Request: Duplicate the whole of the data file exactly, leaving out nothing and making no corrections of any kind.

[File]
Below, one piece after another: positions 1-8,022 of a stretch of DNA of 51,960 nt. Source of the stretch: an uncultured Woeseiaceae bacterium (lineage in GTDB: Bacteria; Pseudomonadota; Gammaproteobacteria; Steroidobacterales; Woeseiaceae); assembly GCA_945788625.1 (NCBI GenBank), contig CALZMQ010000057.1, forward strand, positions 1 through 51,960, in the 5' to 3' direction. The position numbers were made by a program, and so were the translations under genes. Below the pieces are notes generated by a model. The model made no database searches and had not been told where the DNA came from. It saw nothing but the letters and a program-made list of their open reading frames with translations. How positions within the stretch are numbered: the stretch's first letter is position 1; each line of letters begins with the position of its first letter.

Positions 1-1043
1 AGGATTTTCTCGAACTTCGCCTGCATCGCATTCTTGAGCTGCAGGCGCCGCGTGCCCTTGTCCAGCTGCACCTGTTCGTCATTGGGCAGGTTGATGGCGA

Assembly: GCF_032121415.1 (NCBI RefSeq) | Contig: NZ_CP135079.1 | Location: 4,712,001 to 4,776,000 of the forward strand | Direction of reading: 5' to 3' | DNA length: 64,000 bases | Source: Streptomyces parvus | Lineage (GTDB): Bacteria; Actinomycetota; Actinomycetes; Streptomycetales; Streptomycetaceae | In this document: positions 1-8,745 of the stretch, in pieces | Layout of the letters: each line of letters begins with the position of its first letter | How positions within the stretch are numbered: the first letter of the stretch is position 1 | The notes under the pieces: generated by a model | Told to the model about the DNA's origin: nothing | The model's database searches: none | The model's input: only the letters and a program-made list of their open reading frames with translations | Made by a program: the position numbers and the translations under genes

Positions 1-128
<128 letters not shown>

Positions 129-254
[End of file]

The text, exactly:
Below, one piece after another: positions 1-8,022 of a stretch of DNA of 51,960 nt. Source of the stretch: an uncultured Woeseiaceae bacterium (lineage in GTDB: Bacteria; Pseudomonadota; Gammaproteobacteria; Steroidobacterales; Woeseiaceae); assembly GCA_945788625.1 (NCBI GenBank), contig CALZMQ010000057.1, forward strand, positions 1 through 51,960, in the 5' to 3' direction. The position numbers were made by a program, and so were the translations under genes. Below the pieces are notes generated by a model. The model made no database searches and had not been told where the DNA came from. It saw nothing but the letters and a program-made list of their open reading frames with translations. How positions within the stretch are numbered: the stretch's first letter is position 1; each line of letters begins with the position of its first letter.

Positions 1-1043
1 AGGATTTTCTCGAACTTCGCCTGCATCGCATTCTTGAGCTGCAGGCGCCGCGTGCCCTTGTCCAGCTGCACCTGTTCGTCATTGGGCAGGTTGATGGCGA

Assembly: GCF_032121415.1 (NCBI RefSeq) | Contig: NZ_CP135079.1 | Location: 4,712,001 to 4,776,000 of the forward strand | Direction of reading: 5' to 3' | DNA length: 64,000 bases | Source: Streptomyces parvus | Lineage (GTDB): Bacteria; Actinomycetota; Actinomycetes; Streptomycetales; Streptomycetaceae | In this document: positions 1-8,745 of the stretch, in pieces | Layout of the letters: each line of letters begins with the position of its first letter | How positions within the stretch are numbered: the first letter of the stretch is position 1 | The notes under the pieces: generated by a model | Told to the model about the DNA's origin: nothing | The model's database searches: none | The model's input: only the letters and a program-made list of their open reading frames with translations | Made by a program: the position numbers and the translations under genes

Positions 1-128
<128 letters not shown>

Positions 129-254